Question Video: Computing Numerical Expressions Involving Square Roots Using Laws of Exponents | Nagwa Question Video: Computing Numerical Expressions Involving Square Roots Using Laws of Exponents | Nagwa

# Question Video: Computing Numerical Expressions Involving Square Roots Using Laws of Exponents Mathematics • Second Year of Preparatory School

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Simplify ((√3)² × (−√3)¹³)/(√3)³.

04:17

### Video Transcript

Simplify the square root of three squared multiplied by the negative square root of three to the power of 13 over the square root of three cubed.

The first thing we notice is how each parentheses contains the square root of three, with the exception of the second parentheses in the numerator, which contains the negative square root of three. We could use properties of exponents to factor the negative one out of the second parentheses, specifically using the power of a product rule. This rule states that the product of 𝑎 and 𝑏 to the power of 𝑛 is equal to the product of 𝑎 to the power of 𝑛 times 𝑏 to the power of 𝑛 for nonzero real numbers 𝑎 and 𝑏 and integer 𝑛.

We can write the negative square root of three to the power of 13 as negative one times the square root of three to the power of 13, then, following this rule, negative one to the power of 13 times the square root of three to the power of 13. So the numerator of our expression is now the square root of three squared times negative one to the power of 13 times the square root of three to the power of 13. The denominator has not been changed.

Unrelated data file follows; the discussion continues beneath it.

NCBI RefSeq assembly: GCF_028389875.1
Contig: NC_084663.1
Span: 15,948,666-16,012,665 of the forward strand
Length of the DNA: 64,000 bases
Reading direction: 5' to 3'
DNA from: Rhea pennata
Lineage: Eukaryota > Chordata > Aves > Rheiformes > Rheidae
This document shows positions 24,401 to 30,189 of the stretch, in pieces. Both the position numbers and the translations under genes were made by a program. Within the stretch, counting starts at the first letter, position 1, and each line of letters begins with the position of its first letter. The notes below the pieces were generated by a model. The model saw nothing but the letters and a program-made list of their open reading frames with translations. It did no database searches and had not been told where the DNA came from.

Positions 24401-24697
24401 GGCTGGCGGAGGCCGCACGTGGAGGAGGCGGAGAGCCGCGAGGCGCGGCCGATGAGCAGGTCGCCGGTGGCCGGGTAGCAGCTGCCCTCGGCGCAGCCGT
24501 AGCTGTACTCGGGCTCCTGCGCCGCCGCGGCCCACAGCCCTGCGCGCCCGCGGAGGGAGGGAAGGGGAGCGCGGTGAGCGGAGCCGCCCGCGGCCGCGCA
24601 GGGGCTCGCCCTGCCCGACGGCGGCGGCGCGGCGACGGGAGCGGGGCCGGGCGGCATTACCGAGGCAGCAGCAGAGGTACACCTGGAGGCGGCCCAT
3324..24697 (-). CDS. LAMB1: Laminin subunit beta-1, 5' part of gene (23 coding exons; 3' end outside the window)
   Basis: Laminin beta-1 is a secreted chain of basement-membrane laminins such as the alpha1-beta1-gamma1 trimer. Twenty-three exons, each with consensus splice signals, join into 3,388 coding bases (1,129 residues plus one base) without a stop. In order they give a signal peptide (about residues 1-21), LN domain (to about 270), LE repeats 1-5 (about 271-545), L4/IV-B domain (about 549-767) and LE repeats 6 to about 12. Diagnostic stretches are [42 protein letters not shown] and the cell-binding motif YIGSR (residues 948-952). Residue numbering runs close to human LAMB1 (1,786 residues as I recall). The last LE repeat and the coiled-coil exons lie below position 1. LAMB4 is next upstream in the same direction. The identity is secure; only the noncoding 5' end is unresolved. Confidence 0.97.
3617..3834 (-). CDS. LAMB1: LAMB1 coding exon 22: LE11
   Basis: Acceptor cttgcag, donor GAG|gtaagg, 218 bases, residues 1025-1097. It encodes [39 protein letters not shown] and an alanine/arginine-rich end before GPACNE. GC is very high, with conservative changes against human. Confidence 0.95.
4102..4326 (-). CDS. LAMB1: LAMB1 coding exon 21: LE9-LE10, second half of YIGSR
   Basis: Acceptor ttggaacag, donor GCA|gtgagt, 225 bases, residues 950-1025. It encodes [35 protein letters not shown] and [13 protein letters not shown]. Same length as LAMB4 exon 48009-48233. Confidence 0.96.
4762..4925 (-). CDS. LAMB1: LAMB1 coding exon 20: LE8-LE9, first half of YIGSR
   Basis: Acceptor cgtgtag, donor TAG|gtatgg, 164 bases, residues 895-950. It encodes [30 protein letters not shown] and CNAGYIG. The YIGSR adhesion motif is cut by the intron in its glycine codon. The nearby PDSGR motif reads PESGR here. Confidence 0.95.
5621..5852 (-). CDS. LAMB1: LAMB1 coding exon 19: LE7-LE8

Next, we will evaluate negative one to the power of 13. We know that negative one squared equals positive one, negative one cubed equals negative one, negative one to the power of four equals one, negative one to the power of five equals negative one, and so on. As the pattern reveals, any even power of negative one equals one, and any odd power of negative one equals negative one. Therefore, negative one to the power of 13 equals negative one.

Because multiplication is commutative and associative, we can move the factor of negative one to the front of the rational expression. Next, we will simplify the numerator using the product rule for exponents. We recall that this rule states that 𝑎 to the power of 𝑚 multiplied by 𝑎 to the power of 𝑛 is equal to 𝑎 to the power of 𝑚 plus 𝑛, where 𝑎 is a nonzero real number and 𝑚 and 𝑛 are integers.

Using the product rule, we can write the numerator as the square root of three to the power of two plus 13. So we now have negative one times the quotient of the square root of three to the power of 15 over the square root of three cubed. Now we recall the quotient rule for exponents, which states that the quotient of 𝑎 to the power of 𝑚 over 𝑎 to the power of 𝑛 is equal to 𝑎 to the power of 𝑚 minus 𝑛, where 𝑎 is a nonzero real number and 𝑚 and 𝑛 are integers. This means we have the square root of three to the power of 15 minus three. So the new power of the square root of three is 12.

Now in order to simplify the square root of three to the power of 12, we will use the product of squares along with the following rule. For 𝑎 greater than zero, the square root of 𝑎 squared is equal to 𝑎. So next, we use an expanded form of the product rule in reverse to write out the square root of three to the power of 12 as the product of six factors of the square root of three squared. Each square root of three squared equals three. In short, we can now write the expression as negative one times three to the power of six. And three to the power of six is 729. Finally, we multiply negative one and 729.

In conclusion, we have shown that the square root of three squared multiplied by the negative square root of three to the power of 13 over the square root of three cubed simplifies to negative 729.

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